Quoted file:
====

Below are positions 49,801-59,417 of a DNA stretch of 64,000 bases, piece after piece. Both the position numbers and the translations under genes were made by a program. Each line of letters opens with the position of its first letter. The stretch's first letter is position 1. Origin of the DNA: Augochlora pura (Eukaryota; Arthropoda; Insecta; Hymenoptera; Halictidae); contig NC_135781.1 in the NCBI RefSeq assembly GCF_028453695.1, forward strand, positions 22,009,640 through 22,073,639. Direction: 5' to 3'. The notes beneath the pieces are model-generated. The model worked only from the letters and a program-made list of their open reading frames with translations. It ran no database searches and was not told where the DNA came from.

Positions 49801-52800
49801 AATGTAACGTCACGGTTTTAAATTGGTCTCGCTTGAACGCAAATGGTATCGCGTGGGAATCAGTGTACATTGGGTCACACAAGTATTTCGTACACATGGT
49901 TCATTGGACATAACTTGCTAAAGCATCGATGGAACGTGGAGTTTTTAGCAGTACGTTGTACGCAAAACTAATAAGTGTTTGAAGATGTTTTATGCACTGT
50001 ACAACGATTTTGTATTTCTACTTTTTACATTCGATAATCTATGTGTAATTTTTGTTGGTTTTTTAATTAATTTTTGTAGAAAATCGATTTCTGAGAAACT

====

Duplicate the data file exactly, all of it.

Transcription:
Below are positions 49,801-59,417 of a DNA stretch of 64,000 bases, piece after piece. Both the position numbers and the translations under genes were made by a program. Each line of letters opens with the position of its first letter. The stretch's first letter is position 1. Origin of the DNA: Augochlora pura (Eukaryota; Arthropoda; Insecta; Hymenoptera; Halictidae); contig NC_135781.1 in the NCBI RefSeq assembly GCF_028453695.1, forward strand, positions 22,009,640 through 22,073,639. Direction: 5' to 3'. The notes beneath the pieces are model-generated. The model worked only from the letters and a program-made list of their open reading frames with translations. It ran no database searches and was not told where the DNA came from.

Positions 49801-52800
49801 AATGTAACGTCACGGTTTTAAATTGGTCTCGCTTGAACGCAAATGGTATCGCGTGGGAATCAGTGTACATTGGGTCACACAAGTATTTCGTACACATGGT
49901 TCATTGGACATAACTTGCTAAAGCATCGATGGAACGTGGAGTTTTTAGCAGTACGTTGTACGCAAAACTAATAAGTGTTTGAAGATGTTTTATGCACTGT
50001 ACAACGATTTTGTATTTCTACTTTTTACATTCGATAATCTATGTGTAATTTTTGTTGGTTTTTTAATTAATTTTTGTAGAAAATCGATTTCTGAGAAACT